Hungarians number about 10 million, many of whom are working - successfully - to improve local conditions and increase their personal wealth. Expatriates will find living in Hungary during this period to be a very interesting experience.
In October 1989, the Hungarian parliament adopted legislation to protect human and civil rights and ensure separation of powers among the legislative, executive and judicial branches of the government. At this time, the Republic of Hungary was established.
The Hungarian Constitution provides for a unicameral parliament of 386 members, the National Assembly or Országgyulés, which has the power to adopt or amend the Constitution and other laws. It elects the President, the Prime Minister (who is usually the leader of the largest party in parliament), the members of the Constitutional Court, and other important officials.
Executive power is held by the Prime Minister and his Council of Ministers. The president, as official head of state, has power and influence that go beyond the ceremonial. He countersigns legislative acts before they can be enforced, and may refuse to do so for various reasons.
In April 2010, Hungary held its sixth free elections since the fall of communism as new members of parliament were elected to the National Assembly. The conservative party, Fidesz, won an absolute majority and formed its own government, replacing the Hungarian Socialist Party, which had been the majority party since 2002.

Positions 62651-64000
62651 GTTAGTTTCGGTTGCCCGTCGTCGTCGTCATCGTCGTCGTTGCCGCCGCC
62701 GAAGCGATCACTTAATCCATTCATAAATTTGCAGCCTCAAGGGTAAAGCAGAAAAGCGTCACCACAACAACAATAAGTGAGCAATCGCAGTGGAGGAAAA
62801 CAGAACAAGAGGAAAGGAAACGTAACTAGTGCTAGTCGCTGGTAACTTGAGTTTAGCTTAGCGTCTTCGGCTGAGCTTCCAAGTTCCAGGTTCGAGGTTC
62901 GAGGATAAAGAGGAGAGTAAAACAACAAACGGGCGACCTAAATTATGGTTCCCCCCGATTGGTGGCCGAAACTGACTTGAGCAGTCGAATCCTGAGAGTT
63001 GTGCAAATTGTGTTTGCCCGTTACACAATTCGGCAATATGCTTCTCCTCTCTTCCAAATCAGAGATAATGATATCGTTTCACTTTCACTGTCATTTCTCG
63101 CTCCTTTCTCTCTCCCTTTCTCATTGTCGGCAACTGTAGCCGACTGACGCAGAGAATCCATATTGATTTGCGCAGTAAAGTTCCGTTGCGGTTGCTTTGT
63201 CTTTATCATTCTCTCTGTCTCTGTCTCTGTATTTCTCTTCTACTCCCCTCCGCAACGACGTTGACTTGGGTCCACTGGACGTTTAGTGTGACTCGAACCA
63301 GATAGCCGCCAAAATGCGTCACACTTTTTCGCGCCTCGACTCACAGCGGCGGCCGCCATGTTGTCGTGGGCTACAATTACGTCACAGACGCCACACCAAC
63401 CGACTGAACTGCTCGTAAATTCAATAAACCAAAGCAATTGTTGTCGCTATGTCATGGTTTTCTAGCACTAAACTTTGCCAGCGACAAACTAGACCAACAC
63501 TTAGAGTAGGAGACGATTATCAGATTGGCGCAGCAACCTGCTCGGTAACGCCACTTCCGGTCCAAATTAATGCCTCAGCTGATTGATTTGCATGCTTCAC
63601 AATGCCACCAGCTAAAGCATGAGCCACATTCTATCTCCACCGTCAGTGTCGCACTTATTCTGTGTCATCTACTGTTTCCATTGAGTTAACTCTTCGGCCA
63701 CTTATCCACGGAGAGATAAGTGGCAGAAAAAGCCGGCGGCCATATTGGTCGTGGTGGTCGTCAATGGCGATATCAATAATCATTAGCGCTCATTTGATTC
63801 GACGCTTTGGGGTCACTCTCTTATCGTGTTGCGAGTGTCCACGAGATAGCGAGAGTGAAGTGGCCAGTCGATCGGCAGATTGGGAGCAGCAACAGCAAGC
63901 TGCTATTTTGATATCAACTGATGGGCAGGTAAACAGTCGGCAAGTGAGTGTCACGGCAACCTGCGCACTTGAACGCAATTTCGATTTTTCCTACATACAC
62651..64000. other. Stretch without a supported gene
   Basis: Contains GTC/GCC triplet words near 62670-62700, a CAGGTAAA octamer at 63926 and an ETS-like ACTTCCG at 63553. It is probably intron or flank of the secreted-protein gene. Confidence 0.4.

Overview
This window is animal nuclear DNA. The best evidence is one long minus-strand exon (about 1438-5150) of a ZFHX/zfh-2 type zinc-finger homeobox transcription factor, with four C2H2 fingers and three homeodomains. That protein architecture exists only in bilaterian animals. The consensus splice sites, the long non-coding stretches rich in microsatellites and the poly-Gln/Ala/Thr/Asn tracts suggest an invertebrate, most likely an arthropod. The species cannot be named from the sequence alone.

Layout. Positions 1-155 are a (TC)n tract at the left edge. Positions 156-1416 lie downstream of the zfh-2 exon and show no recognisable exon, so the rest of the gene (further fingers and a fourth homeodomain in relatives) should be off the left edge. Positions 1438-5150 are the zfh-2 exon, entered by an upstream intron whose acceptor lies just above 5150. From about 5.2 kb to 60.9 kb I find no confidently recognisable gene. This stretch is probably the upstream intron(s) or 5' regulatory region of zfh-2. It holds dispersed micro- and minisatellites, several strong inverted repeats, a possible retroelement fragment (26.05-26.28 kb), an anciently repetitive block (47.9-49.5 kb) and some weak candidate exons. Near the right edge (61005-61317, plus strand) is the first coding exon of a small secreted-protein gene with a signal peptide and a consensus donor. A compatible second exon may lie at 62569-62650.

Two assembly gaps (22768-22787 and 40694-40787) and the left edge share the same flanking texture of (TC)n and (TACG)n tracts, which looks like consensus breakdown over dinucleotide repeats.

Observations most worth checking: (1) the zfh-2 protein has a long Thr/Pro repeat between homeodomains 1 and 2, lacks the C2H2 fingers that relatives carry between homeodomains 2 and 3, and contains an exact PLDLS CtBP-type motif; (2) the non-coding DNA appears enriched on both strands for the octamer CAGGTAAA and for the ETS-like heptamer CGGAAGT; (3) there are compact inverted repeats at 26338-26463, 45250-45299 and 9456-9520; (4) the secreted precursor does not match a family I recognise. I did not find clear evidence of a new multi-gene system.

Hungarians strove to reclaim a national identity after their liberation from Communist rule in 1989, and is now one of the standard-bearers for economic and political reform in Eastern Europe. Government-supported privatization, investment incentives and deregulation paved the way for a national revival. Boasting one of the most highly developed infrastructures in Eastern Europe, Hungarians are working hard to keep services and technology at global standards.
While initiatives have resulted in wage restraints and reduced social entitlements and services, they have also lowered inflation and encouraged exports and foreign investment. Hungary became a member of the North Atlantic Treaty Organization (NATO) in 1999, and joined the European Union (EU) in 2004.
Like other European countries, Hungary was affected by the 2008 global recession. After a double-dip recession, by 2013 its economy was experiencing slow growth. Hungary's industrial sector is the main driver of the economy.
The capital city, Budapest, is a thriving center of culture, art, and music, attracting an increasing number of tourist and business visitors alike. After nearly a generation since Hungary's transition to today's free-market democracy, expatriates living in the country will find most people have embraced this change whole-heartedly.